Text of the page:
According to Basketball Insiders’ Alex Kennedy, the Lakers could be interested in bringing Bazemore back into the fold, but they will have to fend off a number of other suitors to do so:

The Lakers might not want to get into a bidding war for Bazemore if they are to keep cap space clear for big-name free agents. Bazemore‘s last deal was a two-year contract worth $1.2 million, per Spotrac.com. If the Lakers can hold on to him for a similar price, he could again be a solid, left-handed option off the bench for the team.

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Heat Rumors: Latest on LeBron James, Dwyane Wade, Chris Bosh and Kyle Lowry

The Miami Heat have some retooling to do this offseason after losing to the San Antonio Spurs in the 2014 NBA Finals, and with pretty much nobody under contract at the start of the offseason, things could be much different in South Beach next season.

After two NBA championships in four years, the Big Three of LeBron James, Dwyane Wade and Chris Bosh are all without contracts. 

All three could technically find new homes (however unlikely that may be), and that would drastically change the landscape of the NBA. There’s already stuff in the works, however, so Heat fans shouldn’t start getting upset just yet.

Below, you’ll find the latest rumors regarding the franchise.


LeBron James

The game’s best player is on the open market, and that means there will likely be a bidding war for his services. Prior to 2010, he signed with the Heat without a max contract. That won’t happen this time around, reports Brian Windhorst of ESPN.com:

“Teams that contact James will be informed that he wants no less than the maximum salary number for next season, sources said. The max number for James is projected to be about $20.7 million.”

There are certainly going to be many teams lining up to offer James a max deal. ESPN’s Chris Broussard tweeted about two teams that might be in the mix:

Obviously, there are others.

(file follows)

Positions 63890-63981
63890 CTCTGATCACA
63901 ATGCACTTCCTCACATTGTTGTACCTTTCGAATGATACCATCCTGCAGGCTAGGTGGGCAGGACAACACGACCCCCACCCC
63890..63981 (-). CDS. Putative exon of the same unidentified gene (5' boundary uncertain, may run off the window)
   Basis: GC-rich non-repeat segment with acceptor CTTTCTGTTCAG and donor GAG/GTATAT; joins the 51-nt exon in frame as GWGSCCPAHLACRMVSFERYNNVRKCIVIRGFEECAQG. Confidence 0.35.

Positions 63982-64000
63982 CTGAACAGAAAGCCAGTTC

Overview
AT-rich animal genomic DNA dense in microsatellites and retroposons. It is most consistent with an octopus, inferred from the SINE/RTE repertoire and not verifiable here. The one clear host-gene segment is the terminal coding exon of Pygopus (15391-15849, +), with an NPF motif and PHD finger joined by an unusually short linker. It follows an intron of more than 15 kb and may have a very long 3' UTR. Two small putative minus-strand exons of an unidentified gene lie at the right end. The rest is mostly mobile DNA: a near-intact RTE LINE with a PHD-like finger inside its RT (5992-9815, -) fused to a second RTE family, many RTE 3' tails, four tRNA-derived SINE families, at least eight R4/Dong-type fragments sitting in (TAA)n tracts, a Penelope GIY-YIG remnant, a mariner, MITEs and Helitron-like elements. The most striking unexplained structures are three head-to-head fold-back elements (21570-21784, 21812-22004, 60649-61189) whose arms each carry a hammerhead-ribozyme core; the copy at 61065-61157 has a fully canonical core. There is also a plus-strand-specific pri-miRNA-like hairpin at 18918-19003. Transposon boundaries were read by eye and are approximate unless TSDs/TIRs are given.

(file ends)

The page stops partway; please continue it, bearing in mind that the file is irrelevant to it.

James could always go home to the Cleveland Cavaliers, but Miami is probably still the front-runner. They offer James the best chance to go back to the Finals. Even though Norris Cole is the only one under contract, Miami will still put a competitive roster on the court next season.

Many players from last season’s team will return, and that will help lure LeBron back.

It will take a grand sales pitch from another organization to steal James from the Heat.


Dwyane Wade/Chris Bosh

Speaking of bringing talent back, the Heat may already be gearing up to bring back Wade and Bosh:

If those two take pay cuts, the team can sign James and still have money left over to make some moves. Guys like Shawn Marion and Vince Carter would be stellar fits, and they’ll have the money to spend if they want to make it happen.

Wade’s decision to opt out should have led us to believe that he’ll be back for another run at the title. At this stage in his career, Wade isn’t worth the money he was making. By opting out, he accepted the fact that he’ll be making less money in order to have a chance at winning.

Miami needs all the help it can get. Wade can’t be relied upon heavily anymore, so a trio of Bosh, James and Wade really isn’t a Big Three any longer. It’s still three talented stars, but Wade’s knees are quickly diminishing his abilities on the hardwood.

I like the idea of bringing all three players back if Wade and Bosh take less money. The Heat need some flexibility to make moves.


Kyle Lowry

Mario Chalmers and Cole were adequate last season. Chalmers will probably walk in free agency, and Cole could be dealt for cap space. That leaves Shabazz Napier as the only point guard on the roster, and it would create a need for another signing.

Adrian Wojnarowski of Yahoo Sports reports that Miami could be gearing up to make a run at Kyle Lowry:

Lowry was a big reason for the Toronto Raptors‘ success last season, and he has established himself as one of the best point guards in the NBA due to his recent play. Of course, that means he’s in line for a big contract.

Assuming Wade, Bosh and James return, it will be very hard to fit in Lowry’s contract and sign more depth. Lowry himself might have to take less money than initially planned in order to play for Miami.

Throwing Lowry into the mix would be a great move for the Heat, as he is the perfect facilitator to distribute the ball between the three stars. I love this move if it can be made.


Follow Kenny DeJohn on Twitter: @KennyDeJohn_BR

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Report: Houston Rockets Making Early Push to Reunite with Kyle Lowry

Daryl Morey and the Houston Rockets have a flair for the dramatic, so it shouldn’t come as a surprise that they started making waves just minutes into the free-agent negotiating period early Tuesday morning. 

According to Yahoo Sports’ Adrian Wojnarowski, Houston’s general manager has wasted no time pursuing the former Rocket point guard, who most recently suited up for the Toronto Raptors:  

Additionally, NBA.com’s David Aldridge reports that if the Rockets are going to agree to terms with Lowry (no deals can officially be signed until the league’s negotiating moratorium comes to a close on July 10), they’d like to do so in a timely fashion:

Aldridge also notes that Rockets head coach Kevin McHale made an appearance at the team’s pitch, which could signal just how high a priority the club is making Lowry: